The Giants have never been deader than they were in 1985, when they lost 100 games for the first (and only) time in franchise history. They perked up in 1986 under new manager Roger Craig. In 1987, they came within one win of the World Series.
"Not only did it get the (Giants) organization back on track," said Will Clark, now as then the loudest scowl in the room, "it got the Bay Area back on baseball."
In an interesting (and unintended) bit of historical juxtaposition, the 1987 Giants are reuniting this weekend in the Bay Area that once rode a wave of their creation. Interesting because that team and the current Giants are polar opposites.
Though Clark was an emerging star, the '87 Giants were an engaging, winning outfit of brothers in arms. The current Giants, you may have heard, are a struggling cast of supporting players propped up around the iconic Bonds.
Who knows, maybe these Giants will be as happy to see each other in 20 years as the 1987 Giants were Saturday, with as many wonderful stories to share. Gotta tell you, though, the '87 group has set the bar awfully high.
"When you thought of the Giants," Craig recalled fondly, "you thought of players like Mays, McCovey, Bonds, the Alou brothers. We had a bunch of no-name guys, and we made the playoffs."
It helped that Craig always seemed to know which button to push, strategically and otherwise. He handed out "Humm Babys" like the Army hands out Silver Stars. He had a Master's in motivation.
"I'd say, 'These guys, they're better than we are,' " he said, recalling one of his favorite pregame exhortations. " 'Look at the names in their lineup. But look at the way they jog to first base. We can outhustle them.' "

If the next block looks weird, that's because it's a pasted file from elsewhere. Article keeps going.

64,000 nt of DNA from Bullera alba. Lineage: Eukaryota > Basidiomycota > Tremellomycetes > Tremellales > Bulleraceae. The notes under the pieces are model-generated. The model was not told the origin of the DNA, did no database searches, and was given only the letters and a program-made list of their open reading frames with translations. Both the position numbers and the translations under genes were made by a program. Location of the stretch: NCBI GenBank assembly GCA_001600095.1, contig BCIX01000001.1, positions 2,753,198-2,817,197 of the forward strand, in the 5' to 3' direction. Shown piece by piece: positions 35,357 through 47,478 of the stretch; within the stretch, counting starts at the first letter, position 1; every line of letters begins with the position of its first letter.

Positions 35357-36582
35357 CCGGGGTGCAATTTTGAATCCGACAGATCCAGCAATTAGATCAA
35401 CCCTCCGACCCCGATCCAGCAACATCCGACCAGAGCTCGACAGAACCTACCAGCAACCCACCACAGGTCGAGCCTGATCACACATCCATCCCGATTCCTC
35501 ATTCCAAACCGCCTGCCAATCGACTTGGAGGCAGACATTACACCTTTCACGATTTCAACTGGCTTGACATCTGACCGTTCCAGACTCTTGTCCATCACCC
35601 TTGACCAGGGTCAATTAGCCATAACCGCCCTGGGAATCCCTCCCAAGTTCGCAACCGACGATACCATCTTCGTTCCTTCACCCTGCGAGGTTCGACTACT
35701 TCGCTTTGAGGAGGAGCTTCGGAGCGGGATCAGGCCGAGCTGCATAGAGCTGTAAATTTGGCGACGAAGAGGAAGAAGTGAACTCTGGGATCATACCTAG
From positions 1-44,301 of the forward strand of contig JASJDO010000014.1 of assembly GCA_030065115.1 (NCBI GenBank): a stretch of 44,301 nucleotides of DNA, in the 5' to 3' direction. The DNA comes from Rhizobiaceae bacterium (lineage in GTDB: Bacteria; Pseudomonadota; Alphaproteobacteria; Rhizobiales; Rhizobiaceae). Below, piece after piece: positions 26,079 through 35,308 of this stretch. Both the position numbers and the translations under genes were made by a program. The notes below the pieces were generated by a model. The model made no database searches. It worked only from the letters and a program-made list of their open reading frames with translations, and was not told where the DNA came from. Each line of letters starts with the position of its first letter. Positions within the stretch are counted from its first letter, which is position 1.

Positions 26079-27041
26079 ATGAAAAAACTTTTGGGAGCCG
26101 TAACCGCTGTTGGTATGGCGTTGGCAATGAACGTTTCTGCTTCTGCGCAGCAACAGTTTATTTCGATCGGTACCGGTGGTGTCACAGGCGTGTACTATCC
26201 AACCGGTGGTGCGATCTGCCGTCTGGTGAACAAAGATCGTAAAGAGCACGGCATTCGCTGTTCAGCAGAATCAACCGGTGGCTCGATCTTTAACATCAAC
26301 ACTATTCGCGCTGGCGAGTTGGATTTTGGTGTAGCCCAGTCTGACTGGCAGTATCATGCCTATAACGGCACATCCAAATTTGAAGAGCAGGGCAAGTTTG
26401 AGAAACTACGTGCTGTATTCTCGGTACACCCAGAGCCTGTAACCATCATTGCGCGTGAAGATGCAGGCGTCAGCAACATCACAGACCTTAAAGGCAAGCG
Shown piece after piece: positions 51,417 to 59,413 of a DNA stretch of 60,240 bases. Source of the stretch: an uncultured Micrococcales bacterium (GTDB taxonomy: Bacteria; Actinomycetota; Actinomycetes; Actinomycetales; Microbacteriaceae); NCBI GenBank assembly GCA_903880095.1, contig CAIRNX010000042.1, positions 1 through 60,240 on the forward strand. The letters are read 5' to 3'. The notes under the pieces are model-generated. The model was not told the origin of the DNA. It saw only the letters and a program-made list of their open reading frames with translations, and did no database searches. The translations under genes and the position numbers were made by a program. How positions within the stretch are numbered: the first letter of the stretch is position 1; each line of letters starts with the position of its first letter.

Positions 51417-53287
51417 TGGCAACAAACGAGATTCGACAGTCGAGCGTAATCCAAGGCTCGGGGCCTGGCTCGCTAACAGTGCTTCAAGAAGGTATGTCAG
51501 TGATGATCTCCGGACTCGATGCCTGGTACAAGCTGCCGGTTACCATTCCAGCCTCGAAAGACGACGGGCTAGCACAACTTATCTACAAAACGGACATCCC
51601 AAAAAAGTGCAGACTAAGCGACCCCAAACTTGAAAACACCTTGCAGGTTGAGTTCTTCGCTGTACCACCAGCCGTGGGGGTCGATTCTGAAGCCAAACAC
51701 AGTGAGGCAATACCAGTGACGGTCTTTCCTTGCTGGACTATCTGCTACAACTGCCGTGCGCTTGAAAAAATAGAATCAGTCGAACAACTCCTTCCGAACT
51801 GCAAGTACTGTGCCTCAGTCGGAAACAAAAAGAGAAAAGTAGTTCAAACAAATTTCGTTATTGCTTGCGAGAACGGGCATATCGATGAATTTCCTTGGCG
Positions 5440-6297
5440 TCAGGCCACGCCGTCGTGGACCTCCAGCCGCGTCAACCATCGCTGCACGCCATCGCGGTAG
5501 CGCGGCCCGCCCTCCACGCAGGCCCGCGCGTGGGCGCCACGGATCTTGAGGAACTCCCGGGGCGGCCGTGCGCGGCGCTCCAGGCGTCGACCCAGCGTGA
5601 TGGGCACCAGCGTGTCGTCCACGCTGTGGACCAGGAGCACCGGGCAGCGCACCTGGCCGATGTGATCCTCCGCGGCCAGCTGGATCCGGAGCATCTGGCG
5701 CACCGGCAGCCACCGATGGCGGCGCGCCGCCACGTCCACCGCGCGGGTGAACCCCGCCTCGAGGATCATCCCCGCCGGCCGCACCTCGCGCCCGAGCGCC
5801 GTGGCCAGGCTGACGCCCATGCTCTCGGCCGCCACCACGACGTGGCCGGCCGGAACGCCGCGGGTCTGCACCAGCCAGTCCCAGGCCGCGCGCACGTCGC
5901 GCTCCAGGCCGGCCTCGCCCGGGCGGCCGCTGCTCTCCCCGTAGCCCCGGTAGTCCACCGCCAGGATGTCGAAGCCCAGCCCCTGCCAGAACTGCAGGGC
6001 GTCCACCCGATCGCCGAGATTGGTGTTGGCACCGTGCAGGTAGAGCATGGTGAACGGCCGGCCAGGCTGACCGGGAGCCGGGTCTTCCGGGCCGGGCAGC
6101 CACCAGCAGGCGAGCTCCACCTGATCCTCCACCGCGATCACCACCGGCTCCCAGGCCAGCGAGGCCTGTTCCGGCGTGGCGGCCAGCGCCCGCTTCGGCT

The '87 Giants were unexpectedly -- and at times, unaccountably -- good. Even the veterans played with youthful abandon. And while that youth is now framed in gray and enhanced, in some cases, by a layer or two of easy living, its essence is essentially intact.
Craig, now 77, has probably changed the least. "The only thing changing on me is my ears and nose are getting bigger," he said.
Craig has had three full knee replacements. He can still play golf, and he still looks upon his years with the Giants as some of the best of the nearly four decades he spent in the major leagues.
Clark, 43, is a special assistant for the Arizona Diamondbacks. "It's part-time," he said, "whenever they need me to come in and help a hitter who's scuffling. I can spend more time with the family, but still keep my paws in the game."
He confesses to slipping into batting cages now and again, where he claims to rediscover his sweet left-handed swing.
"I can still hit," he said. "Better than some of those idiots out there now."
Nicknamed The Natural when he first came up (and later, Thrill) Clark still carries that whiff of invincibility. A few years ago, as he was sitting in stopped traffic on the freeway, a semi came upon the scene too fast, jackknifed when it tried to stop and landed on Clark's SUV, crushing everything behind the front seat. Clark and his son emerged relatively unscathed.
Kevin Mitchell, traded to the Giants in midseason in '87, had his own brush with mortality. While relaxing at the beach one day, he said, he was struck by a 16-year-old riding a jet ski. His recovery made him more conscious of his health. He claims to be lighter than he's been in years. Which is why he can't understand why athletes would take steroids.
"What's it for?" he asked. "In the long run, they're going to be toe up. I guess they're doing it for the money."
Like Clark, he claims to still have magic in his swing. Asked if he could reach McCovey Cove, the 45-year-old Mitchell was adamant. If given a chance to take batting practice before today's game (and if presented with a $200 friendly wager from reporters), "I'll put one in there," he promised.
Don Robinson still possesses a gregarious, booming voice. Scott Garrelts remains long and lean. Robby Thompson still looks boyish. None of them are complaining that their reunion comes with Bonds breathing down history's neck.
"Best player I ever played with, hands down," Clark said.
"I didn't think it would be him (breaking Henry Aaron's record)," Mitchell said. "I thought it would be (Ken) Griffey (Jr.). I thought Barry would be leaving when I left."
"Since I'm here, I wouldn't mind seeing it," said Craig, one baseball revivalist tipping his cap to another.
Contact Gary Peterson at email@example.com.